Royal Easter Show - Sydney, Australia
Royal Easter Show
silverchair made their last live performance for some time at the Royal Easter Show in Sydney, N.S.W.
According to correspondent Melissa Duca, national television newscasts in Australia showed footage of fans being trampled, crushed, run over, hauled and pushed and shoved and security being done over in much the same way prior to the concert which was headlined by silverchair. Nearly 100 fans were treated on the scene by medical personnel.
Slave and Freak were among the new songs played at the show. Contrary to his assertions in a radio interview a week before the show, Daniel Johns did not sport pink hair for the concert.
Australia's modern rock radio station Triple J did not broadcast the performance, but Triple J's Michael Tunn talked with Daniel in an interview from the showgrounds. Triple J presenter Rose let the nation listen to silverchair's opening song Leave Me Out via her mobile phone while she was in the mosh pit.
After the show, silverchair were shown on television making a hasty retreat into a car, with hundreds of screaming fans in full pursuit.
Under the Milky Way: silverchair, RAS Showgrounds, Sydney, April 9, 1996
By SIMON WOOLDRIDGE, Juice magazine
silverchair were the personification of the energy, effort and physical expression every young fan there would have spent if they weren't crushed together like a tight-knit herd of religious pilgrims enveloped by awe. Fans with a reputation for moshing through the breaks between songs stood for the most part transfixed by the opening two epics, Leave Me Out and Slave. Such was silverchair's presence that beyond singing along word for word, many of the fans' interest in physical participation was reduced to restrained head-nodding, and desperate neck craning.
[Guitarist/singer Daniel] Johns was busy revealing just how much about showmanship he's learned on all those big American stages. Between him and bassist Chris Joannou it was skank central as they tore from one side of the stage to the other, crouching as if crushed by the weight of their own guitar attack. Johns sang the lines without dropping a stitch, but at every available opportunity he was headbanging like the proverbial Madman (that tune later introduced as a love song). The neck-wrecking thrashing may be an anachronism at which his cooler contemporaries would balk, but the crowd responded in kind.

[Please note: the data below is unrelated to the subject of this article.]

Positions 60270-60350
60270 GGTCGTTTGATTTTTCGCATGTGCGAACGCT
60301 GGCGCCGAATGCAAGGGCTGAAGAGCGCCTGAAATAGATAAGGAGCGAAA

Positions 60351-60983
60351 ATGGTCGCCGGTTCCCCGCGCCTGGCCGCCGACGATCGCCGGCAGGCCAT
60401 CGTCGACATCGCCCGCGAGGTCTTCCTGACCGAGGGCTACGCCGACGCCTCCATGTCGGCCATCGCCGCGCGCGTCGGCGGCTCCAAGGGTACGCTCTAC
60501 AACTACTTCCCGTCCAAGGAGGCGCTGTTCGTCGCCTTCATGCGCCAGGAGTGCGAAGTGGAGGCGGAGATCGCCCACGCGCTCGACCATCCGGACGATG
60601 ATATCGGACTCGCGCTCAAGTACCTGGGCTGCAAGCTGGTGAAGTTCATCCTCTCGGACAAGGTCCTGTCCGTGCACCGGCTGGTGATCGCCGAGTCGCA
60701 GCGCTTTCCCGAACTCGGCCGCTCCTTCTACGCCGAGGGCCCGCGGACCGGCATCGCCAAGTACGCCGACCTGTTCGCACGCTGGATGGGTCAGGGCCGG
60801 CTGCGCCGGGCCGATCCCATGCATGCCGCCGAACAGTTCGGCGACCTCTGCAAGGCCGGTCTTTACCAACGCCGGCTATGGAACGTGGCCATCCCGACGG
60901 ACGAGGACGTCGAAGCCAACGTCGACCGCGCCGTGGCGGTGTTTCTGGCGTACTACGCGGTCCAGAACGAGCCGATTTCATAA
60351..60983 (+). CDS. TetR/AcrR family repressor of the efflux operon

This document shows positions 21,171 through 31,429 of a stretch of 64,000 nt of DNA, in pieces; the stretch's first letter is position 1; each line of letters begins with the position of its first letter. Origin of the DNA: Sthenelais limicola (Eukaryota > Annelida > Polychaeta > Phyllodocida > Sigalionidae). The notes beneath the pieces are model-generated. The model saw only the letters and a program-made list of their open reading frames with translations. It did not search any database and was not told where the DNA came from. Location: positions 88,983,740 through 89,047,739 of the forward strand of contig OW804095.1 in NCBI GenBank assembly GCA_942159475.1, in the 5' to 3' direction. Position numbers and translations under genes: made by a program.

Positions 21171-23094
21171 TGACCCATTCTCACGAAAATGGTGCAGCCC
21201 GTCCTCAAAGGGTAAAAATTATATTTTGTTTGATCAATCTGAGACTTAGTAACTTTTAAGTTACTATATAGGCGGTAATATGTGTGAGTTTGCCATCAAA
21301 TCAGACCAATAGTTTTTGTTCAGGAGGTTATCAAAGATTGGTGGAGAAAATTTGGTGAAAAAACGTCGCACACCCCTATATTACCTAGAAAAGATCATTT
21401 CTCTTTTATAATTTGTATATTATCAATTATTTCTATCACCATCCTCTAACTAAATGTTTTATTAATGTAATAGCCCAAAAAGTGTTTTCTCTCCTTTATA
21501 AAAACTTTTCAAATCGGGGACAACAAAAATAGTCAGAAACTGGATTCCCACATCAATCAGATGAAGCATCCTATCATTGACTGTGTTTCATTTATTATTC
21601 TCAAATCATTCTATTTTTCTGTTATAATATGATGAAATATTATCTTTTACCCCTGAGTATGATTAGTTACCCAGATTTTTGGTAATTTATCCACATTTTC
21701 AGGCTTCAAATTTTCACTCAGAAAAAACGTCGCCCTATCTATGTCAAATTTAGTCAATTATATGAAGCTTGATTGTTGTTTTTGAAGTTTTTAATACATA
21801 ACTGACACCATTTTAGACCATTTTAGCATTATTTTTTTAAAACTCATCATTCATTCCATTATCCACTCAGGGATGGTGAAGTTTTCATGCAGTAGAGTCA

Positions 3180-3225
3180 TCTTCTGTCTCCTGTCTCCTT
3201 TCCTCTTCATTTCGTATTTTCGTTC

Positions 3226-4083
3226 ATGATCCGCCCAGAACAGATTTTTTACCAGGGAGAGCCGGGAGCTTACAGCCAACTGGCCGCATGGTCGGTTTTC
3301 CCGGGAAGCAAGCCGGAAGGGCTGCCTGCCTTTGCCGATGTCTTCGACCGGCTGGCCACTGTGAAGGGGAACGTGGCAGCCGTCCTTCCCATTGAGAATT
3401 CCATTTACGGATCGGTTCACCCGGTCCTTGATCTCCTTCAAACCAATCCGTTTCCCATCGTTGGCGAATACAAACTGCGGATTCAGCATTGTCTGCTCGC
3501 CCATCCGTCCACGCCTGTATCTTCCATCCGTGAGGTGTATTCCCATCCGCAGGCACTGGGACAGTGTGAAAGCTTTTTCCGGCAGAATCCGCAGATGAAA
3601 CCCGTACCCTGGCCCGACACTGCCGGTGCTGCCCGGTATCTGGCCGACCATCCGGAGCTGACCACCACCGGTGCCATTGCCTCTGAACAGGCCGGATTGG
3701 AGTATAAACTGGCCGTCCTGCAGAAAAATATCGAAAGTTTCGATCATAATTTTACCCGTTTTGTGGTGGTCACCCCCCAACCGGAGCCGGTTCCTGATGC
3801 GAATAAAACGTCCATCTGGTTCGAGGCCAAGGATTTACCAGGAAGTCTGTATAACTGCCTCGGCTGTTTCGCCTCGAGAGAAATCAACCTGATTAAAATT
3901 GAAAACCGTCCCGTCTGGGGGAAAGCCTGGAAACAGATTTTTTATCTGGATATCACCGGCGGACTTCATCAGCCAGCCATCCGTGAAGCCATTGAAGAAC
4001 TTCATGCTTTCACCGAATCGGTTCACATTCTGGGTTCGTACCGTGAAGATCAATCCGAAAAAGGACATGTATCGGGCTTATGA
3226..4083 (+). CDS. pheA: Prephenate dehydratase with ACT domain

Looking for all the world like a portrait of some Nordic prince as his blond hair flew in the wind, Johns dressed formally with his neat three-piece suit and pressed white dress shirt. Musically he was coming from less formal aesthetics, the three new songs premiered here showing generally heavier leanings. Slave has already gained itself a following, the slow offbeat crunch perfect for moshpit circle-work, allowing Johns and Joannou to throw themselves into the simple chunkiness of the riffarama. Freak used a gambit so similar that the two songs were at times indistinguishable. But fears of a second album filled with one riff were dispelled by Pop Song for Us Rejects, a three-chord wonder that retained the rhythm but changed the atmosphere completely.
The showmanship element didn't extend to stage banter. Johns may have been willing to act out lines, as he gestured to himself mockingly during Slave, singing "Lost my soul / Lost my confidence in me," but between songs he did little more than offer water and moral support. But then most of the set ran like a greatest hits, culminating in their amended version of Pure Massacre with an art-wank finish which, while harrowing at previous gigs, this time failed to take off.
silverchair have never known quite when to stop, and when Ben Gillies dragged himself through his own [drum] kit, heaving it from the riser and then ineffectually kicked it about in a strange attempt to take the ritual a step further than the obvious, it's reminiscent of Johns' uncomfortable ultimate screams at earlier gigs. From silverchair these extremes look like a band aping its peers rather than finishing with their genuine presence. But, making a mental note to check the body count as I left (network television painted a picture of carnage -- basically bruises and sprains -- that night), I was left wondering what else would top such a strong show. That, I suppose, is for silverchair to discover.
[Thanks to Melanie for providing this article.]
Daniel Johns on the Royal Easter Show, 1996:
"That was a really good show. That was a farewell to frogstomp, so that was the last show of a certain period of our career, and then we started with the making of Freak Show and developing our ideas for the next album."